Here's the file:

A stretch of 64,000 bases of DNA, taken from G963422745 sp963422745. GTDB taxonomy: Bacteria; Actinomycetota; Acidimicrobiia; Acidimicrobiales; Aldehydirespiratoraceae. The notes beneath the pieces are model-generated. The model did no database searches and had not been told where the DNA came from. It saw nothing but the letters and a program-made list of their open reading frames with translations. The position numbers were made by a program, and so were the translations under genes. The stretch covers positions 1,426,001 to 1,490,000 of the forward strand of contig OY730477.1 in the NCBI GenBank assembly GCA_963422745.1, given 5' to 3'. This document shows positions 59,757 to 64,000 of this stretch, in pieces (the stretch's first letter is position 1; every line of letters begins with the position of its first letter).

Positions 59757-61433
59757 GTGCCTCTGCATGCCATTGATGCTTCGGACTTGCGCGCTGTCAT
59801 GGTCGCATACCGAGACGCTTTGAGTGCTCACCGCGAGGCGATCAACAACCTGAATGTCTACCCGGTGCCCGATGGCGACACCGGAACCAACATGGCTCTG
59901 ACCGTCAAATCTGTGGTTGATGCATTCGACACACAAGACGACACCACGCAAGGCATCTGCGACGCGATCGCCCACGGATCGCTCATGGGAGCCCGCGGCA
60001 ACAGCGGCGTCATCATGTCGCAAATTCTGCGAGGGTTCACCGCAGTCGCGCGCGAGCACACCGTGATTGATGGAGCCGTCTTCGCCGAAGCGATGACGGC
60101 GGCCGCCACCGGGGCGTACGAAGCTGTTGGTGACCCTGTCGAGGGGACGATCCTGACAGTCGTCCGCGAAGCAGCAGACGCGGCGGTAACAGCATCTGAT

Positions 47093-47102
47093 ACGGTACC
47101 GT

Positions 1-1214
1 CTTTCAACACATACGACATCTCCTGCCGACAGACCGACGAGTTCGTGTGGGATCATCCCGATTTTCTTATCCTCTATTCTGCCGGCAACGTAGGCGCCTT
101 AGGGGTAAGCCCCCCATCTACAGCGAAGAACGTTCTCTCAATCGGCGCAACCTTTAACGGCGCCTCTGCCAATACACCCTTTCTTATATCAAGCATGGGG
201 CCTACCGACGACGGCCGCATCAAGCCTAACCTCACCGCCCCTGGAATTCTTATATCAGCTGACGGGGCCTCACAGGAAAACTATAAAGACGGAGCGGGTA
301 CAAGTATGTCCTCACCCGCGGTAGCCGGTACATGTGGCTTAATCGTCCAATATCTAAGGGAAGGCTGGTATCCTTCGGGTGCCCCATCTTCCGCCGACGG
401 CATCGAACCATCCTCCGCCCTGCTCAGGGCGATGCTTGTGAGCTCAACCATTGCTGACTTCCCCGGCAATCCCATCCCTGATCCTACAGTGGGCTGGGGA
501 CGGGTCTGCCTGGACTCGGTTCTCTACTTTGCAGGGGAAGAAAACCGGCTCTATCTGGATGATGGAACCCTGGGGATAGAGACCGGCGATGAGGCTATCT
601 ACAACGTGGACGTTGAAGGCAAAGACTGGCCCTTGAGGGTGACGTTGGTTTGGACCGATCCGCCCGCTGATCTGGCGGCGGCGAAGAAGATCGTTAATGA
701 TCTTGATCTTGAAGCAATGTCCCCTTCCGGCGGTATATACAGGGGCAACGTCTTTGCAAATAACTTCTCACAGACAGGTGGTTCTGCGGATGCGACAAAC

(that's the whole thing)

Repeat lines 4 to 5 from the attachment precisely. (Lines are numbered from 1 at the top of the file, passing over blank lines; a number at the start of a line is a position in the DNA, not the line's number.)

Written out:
59801 GGTCGCATACCGAGACGCTTTGAGTGCTCACCGCGAGGCGATCAACAACCTGAATGTCTACCCGGTGCCCGATGGCGACACCGGAACCAACATGGCTCTG
59901 ACCGTCAAATCTGTGGTTGATGCATTCGACACACAAGACGACACCACGCAAGGCATCTGCGACGCGATCGCCCACGGATCGCTCATGGGAGCCCGCGGCA